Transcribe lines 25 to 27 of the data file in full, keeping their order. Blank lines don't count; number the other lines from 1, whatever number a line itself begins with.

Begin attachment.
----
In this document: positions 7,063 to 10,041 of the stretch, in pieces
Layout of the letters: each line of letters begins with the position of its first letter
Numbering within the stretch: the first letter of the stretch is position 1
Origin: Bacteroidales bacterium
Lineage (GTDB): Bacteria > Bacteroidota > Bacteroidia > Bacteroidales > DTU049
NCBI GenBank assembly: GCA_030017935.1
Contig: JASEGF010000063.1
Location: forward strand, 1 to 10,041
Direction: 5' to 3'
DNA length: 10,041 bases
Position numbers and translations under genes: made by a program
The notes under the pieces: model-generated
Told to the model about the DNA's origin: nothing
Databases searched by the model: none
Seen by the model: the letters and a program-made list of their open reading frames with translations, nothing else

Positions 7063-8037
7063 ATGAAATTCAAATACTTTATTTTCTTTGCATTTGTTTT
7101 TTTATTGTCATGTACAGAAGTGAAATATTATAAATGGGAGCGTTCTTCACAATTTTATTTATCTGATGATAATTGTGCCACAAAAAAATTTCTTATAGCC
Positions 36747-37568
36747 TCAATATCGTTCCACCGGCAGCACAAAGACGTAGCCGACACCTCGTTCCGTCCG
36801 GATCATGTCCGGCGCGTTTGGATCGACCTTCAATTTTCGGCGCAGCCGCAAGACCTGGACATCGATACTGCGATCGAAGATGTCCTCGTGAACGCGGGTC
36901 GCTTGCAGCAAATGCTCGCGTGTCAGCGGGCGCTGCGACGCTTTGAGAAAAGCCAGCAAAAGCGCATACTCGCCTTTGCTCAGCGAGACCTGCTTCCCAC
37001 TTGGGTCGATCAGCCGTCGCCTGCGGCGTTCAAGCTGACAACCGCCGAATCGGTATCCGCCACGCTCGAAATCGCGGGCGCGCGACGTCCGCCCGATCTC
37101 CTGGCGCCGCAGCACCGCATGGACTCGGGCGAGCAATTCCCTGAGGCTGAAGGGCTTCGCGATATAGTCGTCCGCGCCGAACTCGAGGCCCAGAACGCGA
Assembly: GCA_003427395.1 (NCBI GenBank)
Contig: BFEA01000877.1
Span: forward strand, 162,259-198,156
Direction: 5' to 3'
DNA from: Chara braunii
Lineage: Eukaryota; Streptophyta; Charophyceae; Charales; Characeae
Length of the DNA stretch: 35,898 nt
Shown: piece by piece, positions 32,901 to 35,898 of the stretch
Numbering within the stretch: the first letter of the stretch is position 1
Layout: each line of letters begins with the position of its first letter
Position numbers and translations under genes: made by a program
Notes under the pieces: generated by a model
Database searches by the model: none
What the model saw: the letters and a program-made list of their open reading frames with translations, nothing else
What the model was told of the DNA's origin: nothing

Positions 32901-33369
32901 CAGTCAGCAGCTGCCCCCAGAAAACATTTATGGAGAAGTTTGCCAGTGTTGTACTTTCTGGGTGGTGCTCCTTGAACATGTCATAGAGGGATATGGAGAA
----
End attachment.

Assembly: GCA_003427395.1 (NCBI GenBank)
Contig: BFEA01000877.1
Span: forward strand, 162,259-198,156